In the early stages as well as the presentation-in-person phase, the wrong terminology can knock the pitchers out of the box.
Therefore, those in a law firm, including solo flyers, have to continually review the language of marketing. Out-of-date terminology can be a way of shooting yourself in the foot. Prospects usually are looking for a way to rule you out.
When is the last time we heard that politico Donald Trump was "pivoting" to X or Y? Long time ago. Actually, I can't remember. Your prospects as well as clients are analyzing Trumpism's communications playbook. After all, achieving their commercial objectives intersects with politics. Lobbyists inside the beltway are struggling to decode the short form world of tweets.
We roll our eyes when applicants for a contract job say they did a "deep dive" researching our organization. It's now downright cartoonish. I image them with a snorkel mask. Your prospects may be envisioning the same thing.
And, like, the whole idea of "disrupting" whatever elicits yawns. Technology is no longer a megawatt issue. The Donald has seen to that. And, the rollercoaster of Campaign 2016 has worn us out.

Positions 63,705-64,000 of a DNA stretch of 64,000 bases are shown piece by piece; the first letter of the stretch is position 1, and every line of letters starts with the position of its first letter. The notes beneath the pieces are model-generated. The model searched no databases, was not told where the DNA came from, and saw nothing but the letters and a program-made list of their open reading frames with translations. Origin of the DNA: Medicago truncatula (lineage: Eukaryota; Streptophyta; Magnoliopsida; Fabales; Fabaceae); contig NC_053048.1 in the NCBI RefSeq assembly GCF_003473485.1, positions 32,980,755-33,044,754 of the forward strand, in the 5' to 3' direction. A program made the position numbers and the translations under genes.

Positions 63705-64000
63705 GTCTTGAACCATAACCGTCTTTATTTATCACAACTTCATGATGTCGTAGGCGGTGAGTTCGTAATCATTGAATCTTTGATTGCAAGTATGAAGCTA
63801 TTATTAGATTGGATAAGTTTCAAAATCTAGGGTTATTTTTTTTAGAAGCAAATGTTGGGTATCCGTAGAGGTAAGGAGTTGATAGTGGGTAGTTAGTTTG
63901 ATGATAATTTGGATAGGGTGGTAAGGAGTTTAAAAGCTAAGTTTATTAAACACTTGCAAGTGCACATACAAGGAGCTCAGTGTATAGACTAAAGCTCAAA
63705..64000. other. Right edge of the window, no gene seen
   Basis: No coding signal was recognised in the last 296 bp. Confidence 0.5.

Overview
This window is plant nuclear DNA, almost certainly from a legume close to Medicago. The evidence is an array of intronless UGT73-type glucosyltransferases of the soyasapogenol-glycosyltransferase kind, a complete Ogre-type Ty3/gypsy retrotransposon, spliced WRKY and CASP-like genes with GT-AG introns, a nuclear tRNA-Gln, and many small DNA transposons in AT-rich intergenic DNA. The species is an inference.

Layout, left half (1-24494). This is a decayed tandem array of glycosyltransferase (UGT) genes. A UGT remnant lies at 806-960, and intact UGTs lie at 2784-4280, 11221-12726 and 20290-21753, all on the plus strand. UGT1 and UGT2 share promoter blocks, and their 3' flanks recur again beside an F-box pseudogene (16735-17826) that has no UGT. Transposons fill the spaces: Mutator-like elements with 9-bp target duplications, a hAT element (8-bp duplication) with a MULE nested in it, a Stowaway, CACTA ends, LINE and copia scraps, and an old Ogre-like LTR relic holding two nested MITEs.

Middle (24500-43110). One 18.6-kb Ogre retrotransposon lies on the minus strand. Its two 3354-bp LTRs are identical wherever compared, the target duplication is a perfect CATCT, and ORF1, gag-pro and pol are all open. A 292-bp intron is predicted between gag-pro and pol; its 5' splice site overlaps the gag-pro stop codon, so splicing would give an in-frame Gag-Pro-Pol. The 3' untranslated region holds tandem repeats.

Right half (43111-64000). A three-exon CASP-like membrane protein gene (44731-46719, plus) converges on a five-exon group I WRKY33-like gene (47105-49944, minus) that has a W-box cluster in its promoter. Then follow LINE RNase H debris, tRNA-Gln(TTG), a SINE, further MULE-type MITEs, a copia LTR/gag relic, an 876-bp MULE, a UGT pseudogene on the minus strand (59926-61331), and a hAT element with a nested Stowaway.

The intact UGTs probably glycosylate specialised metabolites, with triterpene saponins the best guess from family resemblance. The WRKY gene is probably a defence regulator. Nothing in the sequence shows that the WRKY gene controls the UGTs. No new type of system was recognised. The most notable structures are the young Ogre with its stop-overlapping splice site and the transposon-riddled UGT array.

All some of your prospects may long for is a good box or seat on SuperBowl Sunday game. They may be beyond wondering if the media camera's will pan on them. For SmallLaw the new American Dream might be as simple as being surrounded by good friends, downing greasy Fritos and imported beer (before Trumpism puts a border tax on it.) Disruption? Not on their couch.
Yes, buzzwords have their own life cycles. That's just like businesses and human beings. When they near the end of their normal time in communication they belong in the graveyard.
Sure, they can be resurrected. Someday. But with language change so rapid, it might not be in our own lifespans.
Simplification, Tone of Authority, Wit. Those are the NOW communications work-horses. Contact Jane Genova for complimentary consultation for your advocacy/marketing communications (firstname.lastname@example.org).